OSHA will host a meeting with stakeholders to discuss an ongoing rulemaking project to update the Process Safety Management (PSM) Standard. Stakeholders who want to attend and/or comment during the meeting must register through OSHA’s website.
The informal stakeholder meeting is the next step in an effort that’s been in progress for nearly ten years. A 2013 Executive Order, Improving Chemical Facility Safety and Security, directed OSHA to “identify issues related to modernizing the PSM standard.”
Background on the PSM Rulemaking (OSHA.gov)
What is Process Safety Management (PSM)?
OSHA’s Process Safety Management (PSM) Standard, found in 29 CFR 1910.119, requires covered employers to identify and manage the hazards associated with highly hazardous chemicals. The goal is to prevent incidents like toxic chemical releases, chemical reactions, fires, and explosions.
A process involving a highly hazardous chemical is "any activity," including use, storage, manufacturing, handling, on-site movement, or any combination of these. Covered substances include certain flammable liquids, certain flammable gases, and all chemicals listed in Appendix A to the PSM Standard (29 CFR 1910.119(a)(1)).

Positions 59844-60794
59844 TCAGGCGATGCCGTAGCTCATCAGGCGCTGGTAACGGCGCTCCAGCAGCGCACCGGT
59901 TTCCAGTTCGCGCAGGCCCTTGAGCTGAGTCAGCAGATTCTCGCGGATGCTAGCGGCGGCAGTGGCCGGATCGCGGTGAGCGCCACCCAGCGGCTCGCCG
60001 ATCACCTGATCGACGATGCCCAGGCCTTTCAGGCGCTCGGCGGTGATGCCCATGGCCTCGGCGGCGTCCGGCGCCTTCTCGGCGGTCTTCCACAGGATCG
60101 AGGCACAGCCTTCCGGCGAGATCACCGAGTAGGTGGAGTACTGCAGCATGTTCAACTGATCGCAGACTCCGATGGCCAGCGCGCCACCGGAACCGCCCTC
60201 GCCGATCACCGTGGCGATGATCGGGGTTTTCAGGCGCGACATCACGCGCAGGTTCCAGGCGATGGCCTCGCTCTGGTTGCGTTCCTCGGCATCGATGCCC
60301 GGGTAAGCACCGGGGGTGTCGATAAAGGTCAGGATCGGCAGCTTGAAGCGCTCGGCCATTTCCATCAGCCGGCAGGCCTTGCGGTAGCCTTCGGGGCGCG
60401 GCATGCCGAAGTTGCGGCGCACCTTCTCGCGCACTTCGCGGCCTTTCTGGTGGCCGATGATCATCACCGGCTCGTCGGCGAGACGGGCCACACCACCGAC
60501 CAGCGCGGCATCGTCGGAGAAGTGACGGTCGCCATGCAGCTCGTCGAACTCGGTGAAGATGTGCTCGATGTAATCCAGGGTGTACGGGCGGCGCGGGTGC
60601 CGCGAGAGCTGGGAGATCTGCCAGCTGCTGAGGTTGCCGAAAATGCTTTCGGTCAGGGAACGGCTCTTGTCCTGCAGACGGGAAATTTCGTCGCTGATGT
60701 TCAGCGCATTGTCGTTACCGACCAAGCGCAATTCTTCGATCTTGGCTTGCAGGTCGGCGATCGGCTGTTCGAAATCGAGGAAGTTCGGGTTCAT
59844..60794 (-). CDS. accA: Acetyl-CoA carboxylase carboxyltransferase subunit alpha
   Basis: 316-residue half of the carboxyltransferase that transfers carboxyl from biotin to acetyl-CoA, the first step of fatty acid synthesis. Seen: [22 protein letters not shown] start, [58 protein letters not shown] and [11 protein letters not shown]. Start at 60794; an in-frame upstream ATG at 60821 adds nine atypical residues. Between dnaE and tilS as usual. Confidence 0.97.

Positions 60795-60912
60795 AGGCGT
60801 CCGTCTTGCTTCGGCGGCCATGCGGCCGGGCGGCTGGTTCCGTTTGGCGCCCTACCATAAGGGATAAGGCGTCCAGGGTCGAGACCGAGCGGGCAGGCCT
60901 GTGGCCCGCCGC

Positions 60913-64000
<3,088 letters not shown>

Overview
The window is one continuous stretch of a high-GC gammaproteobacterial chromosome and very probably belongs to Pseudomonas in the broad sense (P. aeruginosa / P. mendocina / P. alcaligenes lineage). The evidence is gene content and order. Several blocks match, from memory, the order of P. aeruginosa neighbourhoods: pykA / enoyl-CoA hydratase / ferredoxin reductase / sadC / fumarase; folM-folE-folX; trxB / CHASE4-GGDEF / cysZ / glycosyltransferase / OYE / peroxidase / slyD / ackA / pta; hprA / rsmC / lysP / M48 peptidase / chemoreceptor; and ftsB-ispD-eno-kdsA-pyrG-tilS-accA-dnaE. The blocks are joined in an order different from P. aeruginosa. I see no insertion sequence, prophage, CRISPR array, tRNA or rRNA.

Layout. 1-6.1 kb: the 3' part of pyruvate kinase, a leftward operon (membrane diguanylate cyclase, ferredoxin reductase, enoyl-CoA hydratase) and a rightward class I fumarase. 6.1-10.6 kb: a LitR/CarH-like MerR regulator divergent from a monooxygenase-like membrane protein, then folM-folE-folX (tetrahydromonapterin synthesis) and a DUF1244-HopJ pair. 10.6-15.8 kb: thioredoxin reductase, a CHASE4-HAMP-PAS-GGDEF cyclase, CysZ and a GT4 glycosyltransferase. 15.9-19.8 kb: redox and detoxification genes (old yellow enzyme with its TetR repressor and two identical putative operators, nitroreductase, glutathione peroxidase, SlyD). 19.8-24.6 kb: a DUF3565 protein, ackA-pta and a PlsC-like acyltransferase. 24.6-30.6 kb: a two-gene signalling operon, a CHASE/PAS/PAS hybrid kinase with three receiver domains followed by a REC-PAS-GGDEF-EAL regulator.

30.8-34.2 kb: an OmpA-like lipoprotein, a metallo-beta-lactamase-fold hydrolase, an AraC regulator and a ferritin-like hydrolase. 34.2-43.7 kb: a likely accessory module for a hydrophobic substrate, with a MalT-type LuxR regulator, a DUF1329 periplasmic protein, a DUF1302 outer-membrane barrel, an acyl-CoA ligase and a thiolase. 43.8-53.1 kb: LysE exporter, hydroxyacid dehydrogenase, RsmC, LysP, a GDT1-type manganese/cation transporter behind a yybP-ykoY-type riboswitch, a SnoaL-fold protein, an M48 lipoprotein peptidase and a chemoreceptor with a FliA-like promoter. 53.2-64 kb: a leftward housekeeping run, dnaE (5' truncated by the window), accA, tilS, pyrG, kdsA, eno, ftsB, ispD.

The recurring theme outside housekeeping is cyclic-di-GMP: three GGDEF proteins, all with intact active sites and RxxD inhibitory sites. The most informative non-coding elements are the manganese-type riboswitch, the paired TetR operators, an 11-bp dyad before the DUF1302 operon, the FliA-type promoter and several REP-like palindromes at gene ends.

OSHA assigns a threshold quantity to each chemical, ranging from 100 lbs. to 15,000 lbs. The PSM requirements apply when a process involves a covered chemical in an amount that exceeds the given threshold.
OSHA published the PSM Standard in 1992, following major chemical release incidents in the US (and around the world).
Also in Progress: Clean Air Act RMP Revisions
US EPA recently proposed revisions to the Risk Management Planning (RMP) requirements under the Clean Air Act. Like OSHA’s PSM rules, the RMP regulations apply to facilities that use, store, manufacture, handle, or move regulated substances above certain thresholds. These requirements are found in 40 CFR Part 68.
US EPA will accept public comments on its proposed rule to update the RMP program until October 31, 2022.
OSHA Safety Training—Anytime, Anywhere
From respirators and PPE to hazardous chemicals, lithium batteries, and more, find safety training you need to protect your staff and maintain compliance with OSHA safety standards in 29 CFR at Lion.com/OSHA.
Courses are interactive and self-paced, and employees can stop and start as needed to fit training into their day-to-day work schedules.